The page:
Concord Renters Form Union to Fight For Tenants' Rights - NBC Bay Area
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Concord Renters Form Union to Fight For Tenants' Rights

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    NEWSLETTERS

    Concord Renters Form Union to Fight For Tenants' Rights

    Because of the high cost of housing in the Bay Area, tenants in Concord have formed a union in what is being called a first for Contra Costa County. Cheryl Hurd reports. (Published Wednesday, Sept. 18, 2019)

    Because of the high cost of housing in the Bay Area, tenants in Concord have formed a union in what is being called a first for Contra Costa County.

    The union is designed to serve people whose rents doubled or tripled or who feel like their leases were terminated unfairly.

    Concord residents have been fighting for rent control and tenants rights for several years. They’ve been asking the city to adopt a just cause eviction policy.

    They have yet to get that policy, and now they are organizing.

    Betty Gabaldon is a renter and has been living in her Walnut Creek apartment for a year. She was kicked out of a Concord complex after getting a $400 rent increase.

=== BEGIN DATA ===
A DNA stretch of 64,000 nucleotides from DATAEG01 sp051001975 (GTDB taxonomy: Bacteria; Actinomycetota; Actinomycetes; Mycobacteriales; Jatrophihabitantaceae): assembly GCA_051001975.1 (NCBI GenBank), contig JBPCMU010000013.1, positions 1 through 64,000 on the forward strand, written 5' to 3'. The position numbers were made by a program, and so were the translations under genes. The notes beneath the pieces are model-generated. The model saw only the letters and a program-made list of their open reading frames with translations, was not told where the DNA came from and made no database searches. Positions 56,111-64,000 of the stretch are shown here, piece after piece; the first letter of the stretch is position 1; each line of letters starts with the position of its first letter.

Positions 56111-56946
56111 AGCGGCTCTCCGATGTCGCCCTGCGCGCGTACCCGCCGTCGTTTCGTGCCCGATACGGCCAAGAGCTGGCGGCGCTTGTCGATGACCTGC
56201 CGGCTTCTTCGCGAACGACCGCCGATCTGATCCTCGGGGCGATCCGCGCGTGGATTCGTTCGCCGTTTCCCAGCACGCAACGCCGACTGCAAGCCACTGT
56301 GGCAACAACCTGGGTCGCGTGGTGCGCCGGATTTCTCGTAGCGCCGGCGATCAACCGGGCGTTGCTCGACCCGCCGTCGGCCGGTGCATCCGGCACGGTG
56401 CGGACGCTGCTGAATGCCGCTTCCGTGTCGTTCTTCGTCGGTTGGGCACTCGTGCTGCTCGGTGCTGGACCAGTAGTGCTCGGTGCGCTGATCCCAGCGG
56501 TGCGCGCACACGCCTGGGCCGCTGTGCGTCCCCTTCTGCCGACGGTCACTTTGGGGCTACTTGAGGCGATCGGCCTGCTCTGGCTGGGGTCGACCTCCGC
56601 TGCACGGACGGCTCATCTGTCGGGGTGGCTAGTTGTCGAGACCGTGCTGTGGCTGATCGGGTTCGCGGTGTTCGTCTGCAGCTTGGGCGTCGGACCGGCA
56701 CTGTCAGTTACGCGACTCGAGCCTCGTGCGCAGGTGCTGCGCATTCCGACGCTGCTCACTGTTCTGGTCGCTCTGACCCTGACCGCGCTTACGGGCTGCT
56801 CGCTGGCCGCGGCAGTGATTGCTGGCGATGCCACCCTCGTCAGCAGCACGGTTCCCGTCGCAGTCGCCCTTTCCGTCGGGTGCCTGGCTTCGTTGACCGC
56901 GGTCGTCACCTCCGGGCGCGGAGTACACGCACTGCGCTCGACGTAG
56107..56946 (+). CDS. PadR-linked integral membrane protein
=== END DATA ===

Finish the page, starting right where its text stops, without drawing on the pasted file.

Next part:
"At the time, we thought it was illegal to do that, raise the rent that much," Gabaldon said.

    So she started organizing tenants to fight back. The newly formed union is called Todos Santos Tenants Union.

    "Tenants are asking for stronger tenants protection rights now," said Eduardo Torres of Tenants Together. "In Concord, they don’t exist."

    The union will help people fight for rent control, just cause evictions and to be able to complain about slumlords without fear of being kicked out of their homes.

    "We’re hoping this is forming some tenant power in the city, building community power, offer resources," Torres said.

    Renters have been lobbying the Concord City Council for years to enact rent control and force landlords to terminate leases only for justifiable reasons. It was voted down in June.

    "It’s important for everybody to know their rights and not be afraid and for them to feel support that they’re not alone," Gabaldon said.

    Next year, the council will vote on an existing rent review program that it believes will have more teeth.

    The renters union believes it’s a watered-down version of what they want.

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